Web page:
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Shabbat Parashat Balak 5781

Igrot Hareaya Letters of Rav Kook: Are Languages the Solution?

Letter #32

Date and Place 16 Shevat 5666

: Rav Kook’s 14 year-old son, Tzvi Yehuda

: A short response, apparently to a letter by Tzvi Yehuda in which he inquired about how to broaden one’s ideas.

: If I were not so preoccupied, I would … show you how to broaden correct ideas from the depths of the straight heart. This is in contrast to those who think the only way to complete one’s intellect is by force-feeding several languages.
True realization becomes clear to a person when he identifies the foundation of his inner rectitude. For a Jew, it depends on the degree that the light of Torah, in action and in thought, spread broadly through his heart and that fine attributes are deeply rooted in his soul. Then he will be full of the pleasantries that come from the divine aura and delight in Hashem and His goodness with satiating happiness, quiet tranquility, and internal bliss, full of confidence and power. “Those who know Your Name will rely upon You, for You, Hashem, did not abandon those who seek You” (Tehillim 9:11).
When one’s internal foundation is filled with the richness of a life of truth and justice, all that he gathers into his midst from the outside is absorbed properly. Bad elements, which are like the impurities of precious metals, are cast off by the power of internal life, and that which is clear and pure remains. These are things that are collected from every matter, including those from the depths of darkness, in which there is always something that emits flashes of light. Just as the places of greatest darkness and despair are before Hashem, so are the hearts of man (see Mishlei 15:11).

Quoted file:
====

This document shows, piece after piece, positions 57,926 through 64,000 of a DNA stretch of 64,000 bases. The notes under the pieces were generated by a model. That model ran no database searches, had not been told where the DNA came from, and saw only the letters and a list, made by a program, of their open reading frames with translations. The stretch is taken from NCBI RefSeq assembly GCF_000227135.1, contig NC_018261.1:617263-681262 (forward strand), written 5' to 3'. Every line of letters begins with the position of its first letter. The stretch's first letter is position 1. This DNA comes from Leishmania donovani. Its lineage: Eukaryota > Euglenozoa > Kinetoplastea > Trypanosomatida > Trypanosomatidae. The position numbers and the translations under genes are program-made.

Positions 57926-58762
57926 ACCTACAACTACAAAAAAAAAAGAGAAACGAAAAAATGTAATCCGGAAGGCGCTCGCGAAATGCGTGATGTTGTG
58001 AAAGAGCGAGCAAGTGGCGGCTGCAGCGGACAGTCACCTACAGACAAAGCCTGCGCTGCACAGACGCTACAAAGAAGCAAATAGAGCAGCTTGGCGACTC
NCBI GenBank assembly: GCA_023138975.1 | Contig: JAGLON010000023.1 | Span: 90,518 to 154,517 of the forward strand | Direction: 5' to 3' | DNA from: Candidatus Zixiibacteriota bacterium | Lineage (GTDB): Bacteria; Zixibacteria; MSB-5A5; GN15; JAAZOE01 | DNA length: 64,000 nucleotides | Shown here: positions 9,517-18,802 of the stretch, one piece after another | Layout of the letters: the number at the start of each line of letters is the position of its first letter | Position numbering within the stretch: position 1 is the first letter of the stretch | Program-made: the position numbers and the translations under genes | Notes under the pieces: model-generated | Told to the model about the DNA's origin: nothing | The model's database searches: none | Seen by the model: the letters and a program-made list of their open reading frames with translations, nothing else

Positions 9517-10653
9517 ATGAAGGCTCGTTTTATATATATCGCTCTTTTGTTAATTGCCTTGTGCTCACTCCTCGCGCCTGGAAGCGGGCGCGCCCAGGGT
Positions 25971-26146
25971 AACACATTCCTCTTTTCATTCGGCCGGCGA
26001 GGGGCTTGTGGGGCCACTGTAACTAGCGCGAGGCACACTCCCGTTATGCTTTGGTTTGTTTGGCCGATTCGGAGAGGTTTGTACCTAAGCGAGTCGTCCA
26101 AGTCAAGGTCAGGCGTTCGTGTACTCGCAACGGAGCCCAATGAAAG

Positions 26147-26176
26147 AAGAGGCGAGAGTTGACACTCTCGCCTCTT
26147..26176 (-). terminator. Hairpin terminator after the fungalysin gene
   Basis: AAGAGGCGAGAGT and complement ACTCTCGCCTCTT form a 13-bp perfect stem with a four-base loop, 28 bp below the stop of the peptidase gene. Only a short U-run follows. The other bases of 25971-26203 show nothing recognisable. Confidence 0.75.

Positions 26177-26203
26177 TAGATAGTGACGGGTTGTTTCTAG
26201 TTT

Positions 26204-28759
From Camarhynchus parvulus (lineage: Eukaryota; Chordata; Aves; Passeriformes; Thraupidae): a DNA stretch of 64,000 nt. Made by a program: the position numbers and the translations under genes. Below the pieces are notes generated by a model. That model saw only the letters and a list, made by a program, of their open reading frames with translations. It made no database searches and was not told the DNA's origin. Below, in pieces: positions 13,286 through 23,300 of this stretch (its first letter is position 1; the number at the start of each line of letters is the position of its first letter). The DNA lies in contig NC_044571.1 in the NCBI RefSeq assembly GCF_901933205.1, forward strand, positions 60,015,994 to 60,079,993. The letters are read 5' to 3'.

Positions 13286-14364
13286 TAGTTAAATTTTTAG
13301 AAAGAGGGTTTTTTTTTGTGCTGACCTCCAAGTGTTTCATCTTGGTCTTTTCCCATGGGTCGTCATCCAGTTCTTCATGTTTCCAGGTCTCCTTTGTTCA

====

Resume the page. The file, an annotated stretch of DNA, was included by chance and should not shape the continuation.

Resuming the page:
However, since man should desire to share, to the best of his ability, the good he possesses with others, both to his nation and all of humanity, he is definitely more capable of explaining and influencing others when he adds languages and modes of expression. Indeed, everything that Hashem uttered is divided into 70 languages (see Shabbat 88b). But it is wrong to try to replace the intellectual purification process, which is a foundation of one’s persona, with the development of linguistic skills, whether it be on a national or a personal basis. This reduces one’s intellectual/spiritual standing.
Names are the beginnings of languages, as it says: “Adam called names …” (Bereishit 2:20). The nefilim (ibid. 6:4), who caused the world’s spiritual level to fall, were called “the courageous who had always been the men of name (shem).” This hints at the destruction (shimamon) they brought to the world. They thought that their unique ability to speak made them powerful (see Tehillim 12:5).
When Hashem desired to fill all the dark portions of the world with light, he appeared to the choicest human being ever (Moshe Rabbeinu), who referred to himself as having a serious speech impediment (see Shemot 6:12). A similar phenomenon occurred in a much later generation, to someone who drew close by drinking from the “trusted waters” of the master of prophets, who was “drawn out from the waters.” [David] went to defeat the impure Plishti (Goliath), who cursed Hashem and His army, without heavy armor and weapons. The diminutive David said: “I do not have experience with these” when Shaul wanted to give him his battle gear. He took just five stones from the stream basin and put them in his shepherd’s pouch. The slingshot and five stones represent the Five Books of Moshe and the first five words of Shema, which are brought together by the word “one” (the last word of Shema) by the “shepherds” (leaders) who are found in every generation and explain the depths of the one G-d’s wisdom and the Torah’s light. The modest slingshot and stones do not compare to Goliath’s heavy armor, sword, and spear, or his chutzpa. Because David came in the name of the G-d of the armies of Israel, whom Goliath had scorned, the stone was embedded in his forehead, and David took Goliath’s sword in his hand. This message is appropriate in this generation of ikveta d’meshicha (leading up to Mashiach), in which the enemies of Hashem scorned the coming of Mashiach.

[Applied in summary, it is not necessary for Tzvi Yehuda to learn languages, which are often good tools for influencing others, if he develops spiritual greatness.]

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